American attack helicopters fired on al-Qaida militants trying to slip past an Iraqi checkpoint on Friday, the military said, killing 17 of them in the fourth day of an offensive to oust the fighters entrenched in this city an hour’s drive north of Baghdad.
More than three-quarters of the city’s al-Qaida leadership fled before the Americans moved in to Baqouba this week, U.S. officials said Friday, but not before drone planes spotted fighters planting dozens of roadside bombs on the main highway into the city, capital of volatile and extremely dangerous Diyala province.
Brig. Gen. Mick Bednarek, assistant commander for operations with the 25th Infantry Division, estimated that several hundred low-level al-Qaida fighters remain.
“They’re clearly in hiding, no question about it. But they’re a hardline group of fighters who have no intention of leaving, and they want to kill as many coalition and Iraqi security forces as they possibly can,” Bednarek said.
Separately, the U.S. military reported another American soldier killed, raising to at least 16 the U.S. death toll over the past three days.
Lt. Gen. Raymond Odierno, the top day-to-day commander of U.S. forces in Iraq, said the U.S. may be able to reduce combat forces in Iraq by next spring, if Iraq’s own security forces continue to grow and improve.
Odierno did not predict any U.S. reductions but said it may be feasible by spring. There are currently 156,000 U.S. troops in Iraq.
“I think if everything goes the way it’s going now, there’s a potential that by the spring we will be able to reduce forces, and Iraq security forces could take over,” Odierno said. “It could happen sooner than that. I don’t know.”
Speaking to reporters at the Pentagon from his headquarters outside Baghdad, Odierno gave an update on the series of U.S. offensives that are under way around Baqouba and in areas south and west of the capital. He said U.S. and Iraqi troops have made important progress.
“We believe 80 percent of the upper level (al-Qaida) leaders fled, but we’ll find them,” Odierno said after meeting with battalion commanders. “Eighty percent of the lower level leaders are still here.”
Hospital taken from militants
On Thursday, operation battalion commanders met at a bombed-out hospital here to plot their next moves.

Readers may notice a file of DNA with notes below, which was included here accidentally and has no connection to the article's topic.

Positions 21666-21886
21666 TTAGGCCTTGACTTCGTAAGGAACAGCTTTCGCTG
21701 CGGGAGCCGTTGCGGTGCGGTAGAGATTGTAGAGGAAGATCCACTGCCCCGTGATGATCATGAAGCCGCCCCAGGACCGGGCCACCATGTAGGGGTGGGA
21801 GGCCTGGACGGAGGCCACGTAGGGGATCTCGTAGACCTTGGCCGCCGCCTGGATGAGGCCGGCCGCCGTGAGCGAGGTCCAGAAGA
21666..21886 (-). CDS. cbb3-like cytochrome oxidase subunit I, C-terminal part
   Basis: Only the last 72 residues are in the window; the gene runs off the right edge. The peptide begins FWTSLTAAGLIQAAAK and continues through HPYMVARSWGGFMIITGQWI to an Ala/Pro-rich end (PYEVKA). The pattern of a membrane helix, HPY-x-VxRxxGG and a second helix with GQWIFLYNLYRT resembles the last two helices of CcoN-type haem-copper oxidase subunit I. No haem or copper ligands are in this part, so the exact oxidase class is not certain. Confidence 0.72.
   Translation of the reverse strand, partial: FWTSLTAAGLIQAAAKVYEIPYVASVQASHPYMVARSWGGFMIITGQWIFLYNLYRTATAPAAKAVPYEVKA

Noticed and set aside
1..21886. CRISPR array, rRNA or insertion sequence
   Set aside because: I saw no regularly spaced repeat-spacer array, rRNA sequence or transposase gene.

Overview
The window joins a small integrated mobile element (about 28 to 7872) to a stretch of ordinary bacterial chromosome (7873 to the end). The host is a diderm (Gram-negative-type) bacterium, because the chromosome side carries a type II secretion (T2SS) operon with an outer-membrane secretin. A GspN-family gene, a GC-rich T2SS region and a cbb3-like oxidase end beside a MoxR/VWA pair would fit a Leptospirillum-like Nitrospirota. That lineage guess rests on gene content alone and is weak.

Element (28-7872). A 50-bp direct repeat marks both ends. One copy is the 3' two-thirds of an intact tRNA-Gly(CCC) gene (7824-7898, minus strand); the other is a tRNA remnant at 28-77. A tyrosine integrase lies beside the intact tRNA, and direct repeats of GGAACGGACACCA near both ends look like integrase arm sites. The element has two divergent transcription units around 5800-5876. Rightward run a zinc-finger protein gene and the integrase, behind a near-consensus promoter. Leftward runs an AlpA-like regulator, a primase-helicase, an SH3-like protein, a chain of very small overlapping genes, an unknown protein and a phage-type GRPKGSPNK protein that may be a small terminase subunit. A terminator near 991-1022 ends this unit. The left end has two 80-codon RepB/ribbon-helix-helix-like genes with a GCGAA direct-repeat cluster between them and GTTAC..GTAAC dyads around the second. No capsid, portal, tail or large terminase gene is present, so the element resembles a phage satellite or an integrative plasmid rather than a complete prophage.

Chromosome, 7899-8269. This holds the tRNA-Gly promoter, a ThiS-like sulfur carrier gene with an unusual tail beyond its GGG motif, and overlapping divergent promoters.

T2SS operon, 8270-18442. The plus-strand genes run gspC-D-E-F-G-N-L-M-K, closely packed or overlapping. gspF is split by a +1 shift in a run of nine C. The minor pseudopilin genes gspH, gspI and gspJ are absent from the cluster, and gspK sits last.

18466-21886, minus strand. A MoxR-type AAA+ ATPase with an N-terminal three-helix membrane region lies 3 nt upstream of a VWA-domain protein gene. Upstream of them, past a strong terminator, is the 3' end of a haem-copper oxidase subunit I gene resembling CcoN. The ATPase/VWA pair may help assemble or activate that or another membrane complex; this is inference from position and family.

Soldiers spread maps across rubble and pulled up charred concrete blocks as stools inside the crumbling building. Controlled explosions of roadside bombs boomed in the distance. Soldiers laden down by body armor mopped sweat from their faces.
“It’s 24-7 for us here, and it’s probably the same for our adversary as well,” Bednarek said. “It’s house-to-house, block to block, street to street, sewer to sewer — and it’s also cars, vans — we’re searching every one of them.”
The al-Qaida leaders abandoned a field hospital, complete with oxygen tanks, heart defibrillators and other sophisticated medical equipment, said Col. Steve Townsend, commander of the 3rd Brigade, 2nd Infantry Division. They also left behind at least seven homes booby-trapped with trip wires, said Townsend, 47, from Griffin, Ga.
Drones took video
Days before the offensive, unmanned U.S. drones recorded video of insurgents digging trenches with back-hoes, said Maj. Robbie Parke, spokesman for the 3rd Brigade, 2nd Infantry Division that is doing most of the fighting in western Baqouba.
About 30 roadside bombs — known as improvised explosive devices or IEDs — were planted on Route Coyote, the U.S. code name for a main Baqouba thoroughfare, said Parke, 36, from Rapid City, S.D. “So they knew we were coming.”
Odierno, who was in charge of Baqouba as head of the 4th Infantry Division in 2003 and 2004, said he was shocked at how entrenched al-Qaida had become.
“This is not the Baqouba I knew, and we can’t let this happen again,” he said. Militant activity spiked in Baqouba in the summer of 2006, Odierno said. A U.S. airstrike killed al-Qaida in Iraq leader Abu Musab al-Zarqawi near Baqouba in June 2006, but by then the city was already a major base for his terror network.
Since last fall, the U.S. has kept a single brigade — 3rd Brigade, 1st Cavalry Division — in charge of all of Diyala province. It was enough to conduct sporadic attacks on al-Qaida, but not enough to hold the entire province, Odierno said.
He encouraged battalion commanders to come up with a plan to prevent al-Qaida’s return, after the major fighting is over. “It’s down the road, but it’s what you should be thinking about right now,” warning “the heavy fighting still might be ahead of you.”
'Like jelly in a sandwich'
By the time American units moved in to block the militants’ escape, many were already gone, Odierno said.
“It’s like jelly in a sandwich — it squirts when you squeeze it,” Parke said. “We’re fooling ourselves if we think we can hold them in.”
U.S. officials accuse al-Qaida of using car bombings and other violence to try to tip Iraq into full-scale sectarian civil war. A suicide truck bomb blamed on al-Qaida killed 87 people outside a Shiite mosque in Baghdad on Tuesday.
Bednarek said the major difference with this week's campaign around Baqouba, the capital of Diyala province, was a new Iraqi commitment to the effort.
“It’s different than Fallujah in the fall of ’04, because of the Iraqi commitment here. They’re side by side with us, and locals have finally realized here that al-Qaida has no future here,” Bednarek said.
The U.S. military has sought to seize the momentum against al-Qaida and other militants with the arrival in Iraq of some 30,000 additional troops. It has launched several large-scale operations.
But it has also faced a series of recent attacks on U.S. forces who are more vulnerable as they increasingly take to the streets and remote outposts, and the bombs appear to be growing more powerful. Some U.S. soldiers have reported a recent increase in the use of rocket-propelled grenades.